A New Twist on Traditional

By Anne M. Downey | Photography by Joseph St. PierreMany things about Diana and Mark Ginnard’s home in Amherst are unique: the architecture, the layout, the furnishings and the relationship Diana has with their interior designer, Diane Hughes.

When the Ginnards were ready to build several years ago, they bought the lot across the street from the house in which they were living. Mark used his skills and contacts as the owner of New Hampshire Steel Fabrications to act as general contractor. He also has an architecture background, and owned plans for an eight-thousand-square foot, contemporary Tudor-style home that had all the elements he and Diana love: stone, stucco and wood. He tweaked some of the interior construction—adding pillars, arched doorways and a stunning circular wood staircase with mismatched spindles and ebonized treads.While Mark worked on the house’s structure, Diana threw herself into the interior design. She met Hughes through a mutual acquaintance, and they have been working on the house together for six years (they plan to continue to do so for many more). Their relationship is unique because they both see Diana’s house as a work-in-progress. Both say they like the other’s honesty. Diana says Hughes “is genuine, respects my opinion, and perfects everything, down to the light switch plates.”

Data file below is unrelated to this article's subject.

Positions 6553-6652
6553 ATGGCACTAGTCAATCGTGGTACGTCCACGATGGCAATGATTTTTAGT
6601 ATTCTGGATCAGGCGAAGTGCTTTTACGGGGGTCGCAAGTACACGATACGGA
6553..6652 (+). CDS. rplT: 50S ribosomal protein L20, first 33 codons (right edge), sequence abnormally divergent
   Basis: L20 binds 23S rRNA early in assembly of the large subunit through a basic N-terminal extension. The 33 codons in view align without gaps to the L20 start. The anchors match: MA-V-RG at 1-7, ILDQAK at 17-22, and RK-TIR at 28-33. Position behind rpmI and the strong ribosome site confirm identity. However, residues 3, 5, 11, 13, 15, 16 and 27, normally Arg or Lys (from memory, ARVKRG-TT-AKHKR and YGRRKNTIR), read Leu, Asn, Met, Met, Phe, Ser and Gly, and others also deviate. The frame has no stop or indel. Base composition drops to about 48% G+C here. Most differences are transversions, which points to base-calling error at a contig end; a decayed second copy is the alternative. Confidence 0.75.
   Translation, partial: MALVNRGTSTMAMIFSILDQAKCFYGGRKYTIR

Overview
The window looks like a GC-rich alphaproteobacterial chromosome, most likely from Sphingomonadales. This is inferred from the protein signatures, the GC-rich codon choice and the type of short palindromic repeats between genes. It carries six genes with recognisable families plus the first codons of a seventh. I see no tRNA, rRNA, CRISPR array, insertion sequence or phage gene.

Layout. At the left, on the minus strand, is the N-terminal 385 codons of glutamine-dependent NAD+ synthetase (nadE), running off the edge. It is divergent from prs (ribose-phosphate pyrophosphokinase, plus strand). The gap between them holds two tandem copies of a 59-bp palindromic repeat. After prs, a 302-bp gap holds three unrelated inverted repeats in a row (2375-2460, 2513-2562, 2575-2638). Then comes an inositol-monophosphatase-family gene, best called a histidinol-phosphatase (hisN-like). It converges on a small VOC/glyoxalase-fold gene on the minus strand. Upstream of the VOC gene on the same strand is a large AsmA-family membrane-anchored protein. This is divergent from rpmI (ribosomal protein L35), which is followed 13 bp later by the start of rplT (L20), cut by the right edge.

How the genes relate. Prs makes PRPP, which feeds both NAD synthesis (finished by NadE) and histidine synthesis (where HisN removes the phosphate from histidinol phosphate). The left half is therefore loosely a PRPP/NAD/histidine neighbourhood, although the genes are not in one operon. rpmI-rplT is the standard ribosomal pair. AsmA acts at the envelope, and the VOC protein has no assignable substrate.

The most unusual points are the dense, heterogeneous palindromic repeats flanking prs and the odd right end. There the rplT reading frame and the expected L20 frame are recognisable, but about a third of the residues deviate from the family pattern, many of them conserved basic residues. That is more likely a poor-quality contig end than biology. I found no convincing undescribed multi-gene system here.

“We have a very open relationship,” Hughes says. “Diana has a good eye and a real appreciation for design; she gets excited about each piece. She energizes me.”